Email Sign-Off Etiquette

Because written communication lacks the subtle cues of face-to-face or even phone conversations, it's all too easy to misinterpret an email. Tone is notoriously slippery, and what seemed like a short and businesslike message to you might come across as terse or even hostile. In this minefield of opaque language, the way you sign off via email could be an unexploded mortar shell just waiting to go off.

The closing of a letter--formally known as a valediction--is your last chance to set the tone. Along with the salutation, it is one of a pair of bookends that frames the text of message, providing cues on how to interpret it. It would be nice if there was a one-size-fits-all option, but your email sign-off is often your literal signature, a trademark that becomes part of your brand. A sudden shift from "warmest regards" to "cheers" can prompt a Da Vinci Code level search for hidden meanings.

"Those final few words above your name are where relationships and hierarchies are established, and where what is written in the body of the message can be clarified or undermined," writes Lola Ogunnaike for The New York Times. There are dozens of options--Forbes offers up fifty-seven here--and your choice depends on your personality, the formality of the message, and how well you know the recipient. Here are four of the most common, but if you need even more inspiration, check out this list compiled by Simone Smith.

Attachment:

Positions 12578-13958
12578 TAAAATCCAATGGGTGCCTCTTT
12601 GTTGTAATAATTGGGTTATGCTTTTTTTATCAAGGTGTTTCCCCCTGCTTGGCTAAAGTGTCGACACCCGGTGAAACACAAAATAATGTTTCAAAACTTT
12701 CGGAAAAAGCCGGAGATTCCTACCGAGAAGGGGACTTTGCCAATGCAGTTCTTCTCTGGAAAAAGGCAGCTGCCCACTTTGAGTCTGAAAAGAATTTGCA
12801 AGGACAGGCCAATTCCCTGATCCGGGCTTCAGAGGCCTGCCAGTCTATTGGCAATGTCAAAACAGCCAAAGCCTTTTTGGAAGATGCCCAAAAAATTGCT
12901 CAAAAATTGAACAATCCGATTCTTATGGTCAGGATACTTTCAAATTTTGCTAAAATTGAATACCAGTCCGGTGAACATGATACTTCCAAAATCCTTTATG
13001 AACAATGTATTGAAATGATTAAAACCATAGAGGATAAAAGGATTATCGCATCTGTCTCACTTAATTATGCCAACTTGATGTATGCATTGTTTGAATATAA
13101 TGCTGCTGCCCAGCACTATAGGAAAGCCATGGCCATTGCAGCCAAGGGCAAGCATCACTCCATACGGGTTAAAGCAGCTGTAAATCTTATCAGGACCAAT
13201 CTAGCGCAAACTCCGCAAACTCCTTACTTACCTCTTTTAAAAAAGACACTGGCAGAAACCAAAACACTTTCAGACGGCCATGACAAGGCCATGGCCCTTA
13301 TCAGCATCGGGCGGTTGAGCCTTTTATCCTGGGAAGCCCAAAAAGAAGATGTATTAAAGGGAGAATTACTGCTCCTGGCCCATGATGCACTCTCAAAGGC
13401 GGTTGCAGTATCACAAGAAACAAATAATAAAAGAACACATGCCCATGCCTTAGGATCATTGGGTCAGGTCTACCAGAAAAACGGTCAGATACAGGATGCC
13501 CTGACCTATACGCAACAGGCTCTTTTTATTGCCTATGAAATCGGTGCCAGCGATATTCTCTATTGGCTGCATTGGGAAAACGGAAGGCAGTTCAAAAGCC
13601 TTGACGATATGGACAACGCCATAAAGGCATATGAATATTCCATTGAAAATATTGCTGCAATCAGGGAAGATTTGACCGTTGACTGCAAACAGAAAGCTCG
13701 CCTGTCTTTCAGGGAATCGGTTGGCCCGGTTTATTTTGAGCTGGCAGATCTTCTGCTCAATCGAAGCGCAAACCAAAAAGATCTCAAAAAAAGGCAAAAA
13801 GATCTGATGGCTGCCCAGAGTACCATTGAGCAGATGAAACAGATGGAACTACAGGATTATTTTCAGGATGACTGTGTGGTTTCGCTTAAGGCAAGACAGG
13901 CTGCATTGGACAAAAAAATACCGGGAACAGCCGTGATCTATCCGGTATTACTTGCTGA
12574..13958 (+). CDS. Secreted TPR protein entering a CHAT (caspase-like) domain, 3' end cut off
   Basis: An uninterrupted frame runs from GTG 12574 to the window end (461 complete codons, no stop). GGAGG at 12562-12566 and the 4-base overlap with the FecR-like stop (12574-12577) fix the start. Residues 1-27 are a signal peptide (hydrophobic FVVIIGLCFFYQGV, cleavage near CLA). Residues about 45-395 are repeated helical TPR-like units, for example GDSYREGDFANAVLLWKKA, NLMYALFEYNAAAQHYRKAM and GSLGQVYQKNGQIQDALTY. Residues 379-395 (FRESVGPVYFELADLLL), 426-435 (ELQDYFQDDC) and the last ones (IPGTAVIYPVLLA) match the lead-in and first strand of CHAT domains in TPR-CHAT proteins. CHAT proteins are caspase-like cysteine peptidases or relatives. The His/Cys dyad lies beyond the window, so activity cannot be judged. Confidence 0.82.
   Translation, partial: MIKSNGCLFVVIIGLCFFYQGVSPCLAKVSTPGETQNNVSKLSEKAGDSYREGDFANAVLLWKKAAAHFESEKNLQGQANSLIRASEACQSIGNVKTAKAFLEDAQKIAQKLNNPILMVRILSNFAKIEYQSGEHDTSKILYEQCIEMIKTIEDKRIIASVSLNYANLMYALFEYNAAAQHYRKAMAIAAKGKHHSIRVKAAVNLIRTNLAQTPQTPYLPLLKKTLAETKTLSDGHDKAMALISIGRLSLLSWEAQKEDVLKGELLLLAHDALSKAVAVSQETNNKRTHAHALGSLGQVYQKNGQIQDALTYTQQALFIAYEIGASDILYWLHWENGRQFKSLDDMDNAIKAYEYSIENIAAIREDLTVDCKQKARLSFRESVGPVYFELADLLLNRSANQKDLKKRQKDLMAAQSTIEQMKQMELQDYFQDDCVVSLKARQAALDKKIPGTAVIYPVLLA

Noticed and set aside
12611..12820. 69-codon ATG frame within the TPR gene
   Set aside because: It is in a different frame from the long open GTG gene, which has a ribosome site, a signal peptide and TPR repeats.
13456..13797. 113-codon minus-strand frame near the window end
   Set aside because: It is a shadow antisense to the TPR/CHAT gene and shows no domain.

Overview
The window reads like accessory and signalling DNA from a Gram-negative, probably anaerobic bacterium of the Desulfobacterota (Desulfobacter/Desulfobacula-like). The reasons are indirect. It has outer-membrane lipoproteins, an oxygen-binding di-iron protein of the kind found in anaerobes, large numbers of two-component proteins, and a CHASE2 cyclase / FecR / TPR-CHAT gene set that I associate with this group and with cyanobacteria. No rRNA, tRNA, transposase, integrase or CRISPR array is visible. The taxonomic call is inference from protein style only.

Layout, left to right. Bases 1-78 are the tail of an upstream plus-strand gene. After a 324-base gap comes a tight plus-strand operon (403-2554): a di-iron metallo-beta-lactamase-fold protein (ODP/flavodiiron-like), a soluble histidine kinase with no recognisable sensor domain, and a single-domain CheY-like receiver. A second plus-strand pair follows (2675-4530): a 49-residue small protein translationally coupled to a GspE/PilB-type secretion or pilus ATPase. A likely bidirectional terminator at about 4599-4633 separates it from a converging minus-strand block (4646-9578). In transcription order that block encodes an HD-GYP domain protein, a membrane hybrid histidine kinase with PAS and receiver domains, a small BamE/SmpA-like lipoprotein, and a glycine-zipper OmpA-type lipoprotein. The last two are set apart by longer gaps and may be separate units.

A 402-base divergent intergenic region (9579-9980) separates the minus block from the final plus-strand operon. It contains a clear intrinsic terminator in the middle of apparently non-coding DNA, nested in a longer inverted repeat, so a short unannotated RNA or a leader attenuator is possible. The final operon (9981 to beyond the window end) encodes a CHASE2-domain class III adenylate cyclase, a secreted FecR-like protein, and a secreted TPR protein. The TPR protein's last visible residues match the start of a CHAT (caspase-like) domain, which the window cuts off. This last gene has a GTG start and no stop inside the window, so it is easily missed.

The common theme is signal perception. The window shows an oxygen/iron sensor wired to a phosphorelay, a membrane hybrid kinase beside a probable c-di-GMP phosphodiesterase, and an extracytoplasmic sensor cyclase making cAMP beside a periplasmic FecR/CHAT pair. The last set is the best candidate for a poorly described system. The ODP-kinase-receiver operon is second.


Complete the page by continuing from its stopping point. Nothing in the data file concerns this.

Regards (including Kind, Best, Warmest, etc): Real Simple is a big fan of this sign-off, calling it a "near perfect fallback." However, Chris Gayomali, writing for The Week, isn't as enthusiastic. "This is one of those divisive sign-offs," he says. "On one hand, its formality gives you a professional blank slate -- great for that new co-worker you can't quite get a read on yet. Others find it cold."

Cheers: Americans should probably avoid this typically British all-purpose expression. As Caity Weaver writes for The Hairpin," Do not use this unless your native dialect is a variety of British English. You will look like a tosser."

Best/Best Wishes: In this American Psycho-inspired piece from Esquire, the publication skewers most common sign-offs. Of Best Wishes, they say "You are nice, trustworthy, a bit wishy-washy maybe, perhaps lacking the required killer edge, probably never going to be top-drawer, might in fact be happier in a different organisation, sacked."

Thanks: Some people find this to be an innocuous all-purpose sign-off, while others find it to be off-putting when the message contains no hint of gratitude. "An email which ends with thanks that isn't thanking anyone for anything is just kind of weird," writes Ben Pobjie for The Guardian. "[I]t's the email sign-off equivalent of someone staring at you for slightly too long."

The other option, of course, is to nix the sign-off altogether. It comes down to whether you view an email as a letter or a conversation. If you reframe it as a conversation, then it makes no sense to include a formal valediction. "The handwritten letters people sent included information of great import and sometimes functioned as the only communication with family members and other loved ones for months," writes Matthew J.X. Malady for Slate. "In that case, it made sense to go to town, to get flowery with it."

Malady encourages everyone to ditch the clichéd sign-off and see what happens, but if you're feeling quite that brave, best is probably, well, best.

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Do you have a go-to sign-off? Share it in the comments!

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